The growth in federal spending on healthcare will continue to decline as a proportion of the overall economy according to a recent report supplied by the nonpartisan Congressional Budget Office. The budget office stated in its annually produced 25-year forecast that federal spending on major healthcare programs would amount to 8 percent of gross domestic product by 2039, one-tenth of a percentage point lower than its previous projection. With this latest revision, the Congressional Budget Office has now reduced its 10-year estimate for spending by Medicare, Medicaid and other health programs by 1 point two three trillion dollars starting in 2010, the year in which the Affordable Care Act took effect.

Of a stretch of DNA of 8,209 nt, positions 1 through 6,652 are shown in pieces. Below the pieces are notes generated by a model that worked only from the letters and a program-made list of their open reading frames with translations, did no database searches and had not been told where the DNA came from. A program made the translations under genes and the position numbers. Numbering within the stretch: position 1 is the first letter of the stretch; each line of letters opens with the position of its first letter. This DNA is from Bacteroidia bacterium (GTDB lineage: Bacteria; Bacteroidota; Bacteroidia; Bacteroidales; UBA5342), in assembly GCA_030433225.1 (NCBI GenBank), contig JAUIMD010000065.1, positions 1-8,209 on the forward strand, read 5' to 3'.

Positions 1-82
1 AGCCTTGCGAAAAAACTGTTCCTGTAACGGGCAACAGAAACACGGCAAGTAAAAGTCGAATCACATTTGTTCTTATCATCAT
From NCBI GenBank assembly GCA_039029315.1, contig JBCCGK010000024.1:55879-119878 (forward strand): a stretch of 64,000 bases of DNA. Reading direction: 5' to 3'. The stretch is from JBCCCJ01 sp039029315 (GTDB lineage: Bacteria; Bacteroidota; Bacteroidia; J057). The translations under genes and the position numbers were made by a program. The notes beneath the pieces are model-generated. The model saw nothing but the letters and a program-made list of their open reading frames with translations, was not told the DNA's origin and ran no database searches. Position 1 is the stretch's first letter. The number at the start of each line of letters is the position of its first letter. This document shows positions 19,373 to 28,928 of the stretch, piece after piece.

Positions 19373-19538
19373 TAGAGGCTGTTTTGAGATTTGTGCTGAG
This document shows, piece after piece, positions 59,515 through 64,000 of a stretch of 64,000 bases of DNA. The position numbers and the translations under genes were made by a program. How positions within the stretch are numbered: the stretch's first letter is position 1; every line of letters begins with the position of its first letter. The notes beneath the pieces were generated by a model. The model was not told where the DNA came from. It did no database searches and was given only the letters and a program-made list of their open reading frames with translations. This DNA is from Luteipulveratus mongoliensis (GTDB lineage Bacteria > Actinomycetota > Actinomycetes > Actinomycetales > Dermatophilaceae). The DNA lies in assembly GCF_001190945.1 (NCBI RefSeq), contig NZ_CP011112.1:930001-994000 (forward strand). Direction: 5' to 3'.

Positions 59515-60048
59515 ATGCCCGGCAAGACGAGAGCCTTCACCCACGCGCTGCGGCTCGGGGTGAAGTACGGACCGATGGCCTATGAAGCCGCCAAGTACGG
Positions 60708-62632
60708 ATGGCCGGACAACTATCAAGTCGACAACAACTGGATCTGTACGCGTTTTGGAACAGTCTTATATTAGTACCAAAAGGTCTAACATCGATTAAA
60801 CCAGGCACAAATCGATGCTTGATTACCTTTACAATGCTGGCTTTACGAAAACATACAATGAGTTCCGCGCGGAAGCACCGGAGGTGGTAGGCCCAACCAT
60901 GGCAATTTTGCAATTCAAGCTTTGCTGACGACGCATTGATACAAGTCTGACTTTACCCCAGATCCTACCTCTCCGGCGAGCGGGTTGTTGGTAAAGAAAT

As indicated by the New York Times, one of the principal drivers behind these estimates is the growing belief among some analysts that the federal government may be able to sustain a low growth rate of payments to deliverers of healthcare in line with requirements established by the Affordable Care Act. That’s because there is a body of evidence indicating that hospitals and other providers may be able to achieve significant productivity gains and restrain growth in their costs of delivering care.